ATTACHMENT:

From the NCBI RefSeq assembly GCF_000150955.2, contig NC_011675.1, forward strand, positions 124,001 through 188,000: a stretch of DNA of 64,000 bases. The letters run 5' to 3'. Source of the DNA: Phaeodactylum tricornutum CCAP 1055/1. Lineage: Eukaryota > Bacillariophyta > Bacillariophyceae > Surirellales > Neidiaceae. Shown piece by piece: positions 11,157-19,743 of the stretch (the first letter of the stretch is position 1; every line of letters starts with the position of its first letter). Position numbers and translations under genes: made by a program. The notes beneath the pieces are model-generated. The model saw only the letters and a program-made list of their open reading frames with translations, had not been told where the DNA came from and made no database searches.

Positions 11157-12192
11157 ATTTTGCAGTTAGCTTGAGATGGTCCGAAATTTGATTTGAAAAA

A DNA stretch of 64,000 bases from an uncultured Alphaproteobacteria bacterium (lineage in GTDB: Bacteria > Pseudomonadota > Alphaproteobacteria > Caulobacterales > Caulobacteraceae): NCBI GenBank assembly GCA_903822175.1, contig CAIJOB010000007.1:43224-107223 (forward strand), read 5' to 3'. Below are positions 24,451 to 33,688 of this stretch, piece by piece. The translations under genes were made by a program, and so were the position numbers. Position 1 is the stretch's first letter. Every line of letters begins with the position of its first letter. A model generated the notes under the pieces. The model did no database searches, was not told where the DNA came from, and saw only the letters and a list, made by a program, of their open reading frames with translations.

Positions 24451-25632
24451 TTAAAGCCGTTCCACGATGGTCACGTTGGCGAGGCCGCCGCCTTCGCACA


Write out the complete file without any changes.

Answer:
From the NCBI RefSeq assembly GCF_000150955.2, contig NC_011675.1, forward strand, positions 124,001 through 188,000: a stretch of DNA of 64,000 bases. The letters run 5' to 3'. Source of the DNA: Phaeodactylum tricornutum CCAP 1055/1. Lineage: Eukaryota > Bacillariophyta > Bacillariophyceae > Surirellales > Neidiaceae. Shown piece by piece: positions 11,157-19,743 of the stretch (the first letter of the stretch is position 1; every line of letters starts with the position of its first letter). Position numbers and translations under genes: made by a program. The notes beneath the pieces are model-generated. The model saw only the letters and a program-made list of their open reading frames with translations, had not been told where the DNA came from and made no database searches.

Positions 11157-12192
11157 ATTTTGCAGTTAGCTTGAGATGGTCCGAAATTTGATTTGAAAAA

A DNA stretch of 64,000 bases from an uncultured Alphaproteobacteria bacterium (lineage in GTDB: Bacteria > Pseudomonadota > Alphaproteobacteria > Caulobacterales > Caulobacteraceae): NCBI GenBank assembly GCA_903822175.1, contig CAIJOB010000007.1:43224-107223 (forward strand), read 5' to 3'. Below are positions 24,451 to 33,688 of this stretch, piece by piece. The translations under genes were made by a program, and so were the position numbers. Position 1 is the stretch's first letter. Every line of letters begins with the position of its first letter. A model generated the notes under the pieces. The model did no database searches, was not told where the DNA came from, and saw only the letters and a list, made by a program, of their open reading frames with translations.

Positions 24451-25632
24451 TTAAAGCCGTTCCACGATGGTCACGTTGGCGAGGCCGCCGCCTTCGCACA